Patrick led SHR with a 21st-place finish, while Busch started 23rd and finished 26th, three laps down. Stewart was 33rd and none of them finished on the lead lap.

At one point during the race, Stewart's new crew chief Chad Johnston apologized to the driver saying he felt he had let him down this week. He told the team not to touch anything on the car after the race so they could bring it back and do meticulous analysis of what led to the disappointing day.

Stewart would only say, "Something wasn’t right," after the race.

But it’s these kind of challenging situations where Stewart has previously shown that his ability to motivate his team equals his talent behind the wheel. The people that work for him would go to war for him. And he for them.

Certainly SHR has all the resources -- including Hendrick Motorsports engine support -- that a driver could want. But with Stewart as an owner and driver, there is a passion and commitment he provides unique to any other team in the Sprint Cup Series. That’s what lured perennial championship contender Harvick there and attracted 2004 Cup champ Busch, as well as Patrick.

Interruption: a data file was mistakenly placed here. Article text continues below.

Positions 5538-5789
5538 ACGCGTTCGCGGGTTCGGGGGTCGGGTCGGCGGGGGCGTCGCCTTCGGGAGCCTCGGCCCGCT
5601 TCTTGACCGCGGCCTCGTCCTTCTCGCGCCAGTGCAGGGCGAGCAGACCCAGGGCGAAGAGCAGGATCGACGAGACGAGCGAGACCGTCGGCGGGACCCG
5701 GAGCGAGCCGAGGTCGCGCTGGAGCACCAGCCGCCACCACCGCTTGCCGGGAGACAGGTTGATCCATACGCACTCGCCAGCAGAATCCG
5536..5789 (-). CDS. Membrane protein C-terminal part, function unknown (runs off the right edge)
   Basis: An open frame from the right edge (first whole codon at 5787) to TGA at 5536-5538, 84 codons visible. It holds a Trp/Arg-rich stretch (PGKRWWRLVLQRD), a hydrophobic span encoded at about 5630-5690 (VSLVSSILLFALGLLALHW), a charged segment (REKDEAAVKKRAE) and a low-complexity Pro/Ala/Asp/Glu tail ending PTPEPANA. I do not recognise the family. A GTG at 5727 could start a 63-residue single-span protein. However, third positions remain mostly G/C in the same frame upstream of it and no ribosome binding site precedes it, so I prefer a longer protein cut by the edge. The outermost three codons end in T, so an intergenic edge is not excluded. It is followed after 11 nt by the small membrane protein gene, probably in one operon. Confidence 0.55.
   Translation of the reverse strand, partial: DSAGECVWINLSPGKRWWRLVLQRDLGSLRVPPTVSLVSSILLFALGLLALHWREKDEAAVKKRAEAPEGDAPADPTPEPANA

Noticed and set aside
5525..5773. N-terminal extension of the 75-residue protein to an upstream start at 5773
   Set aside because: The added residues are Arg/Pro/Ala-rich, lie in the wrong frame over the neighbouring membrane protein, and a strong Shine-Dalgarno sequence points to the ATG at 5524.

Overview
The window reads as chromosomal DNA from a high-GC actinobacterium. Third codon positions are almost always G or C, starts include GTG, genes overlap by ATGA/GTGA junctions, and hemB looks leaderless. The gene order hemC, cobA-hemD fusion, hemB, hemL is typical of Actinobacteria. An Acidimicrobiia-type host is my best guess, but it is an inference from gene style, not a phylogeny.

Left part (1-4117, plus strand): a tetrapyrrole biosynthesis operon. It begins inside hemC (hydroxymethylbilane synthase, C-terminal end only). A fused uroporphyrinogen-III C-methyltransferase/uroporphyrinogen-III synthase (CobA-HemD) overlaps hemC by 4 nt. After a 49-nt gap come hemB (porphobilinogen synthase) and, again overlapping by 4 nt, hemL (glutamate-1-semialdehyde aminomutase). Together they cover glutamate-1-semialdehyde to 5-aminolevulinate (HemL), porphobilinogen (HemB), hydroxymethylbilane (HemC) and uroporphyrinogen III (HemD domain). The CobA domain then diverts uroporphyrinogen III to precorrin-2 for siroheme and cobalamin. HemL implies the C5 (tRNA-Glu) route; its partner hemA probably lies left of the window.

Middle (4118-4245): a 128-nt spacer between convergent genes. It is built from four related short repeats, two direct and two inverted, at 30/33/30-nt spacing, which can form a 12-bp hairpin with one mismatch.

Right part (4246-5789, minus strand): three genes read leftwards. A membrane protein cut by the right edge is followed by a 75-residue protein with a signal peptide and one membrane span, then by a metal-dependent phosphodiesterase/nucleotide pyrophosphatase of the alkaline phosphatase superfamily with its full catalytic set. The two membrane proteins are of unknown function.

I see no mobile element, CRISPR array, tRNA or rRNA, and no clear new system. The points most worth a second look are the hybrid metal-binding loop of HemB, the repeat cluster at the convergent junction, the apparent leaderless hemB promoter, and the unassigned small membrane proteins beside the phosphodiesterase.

The questions swirling around about SHR’s slow start bring back memories of Stewart’s first win of 2013 -- at Dover last spring -- when Smoke took the opportunity during his winner’s news conference to reprimand the media who had speculated that his team was in disarray and jobs on the line because he hadn’t won yet.

That afternoon in Dover fresh from his Victory Lane celebration, Stewart was adamant.

"Everybody has to get on board the ship and one guy has to steer the ship and we all have to go in that direction," Stewart said, acknowledging that his role as the owner and the leader of his namesake team is perhaps more important when times are tough, than when basking in the spotlight as he had just minutes earlier.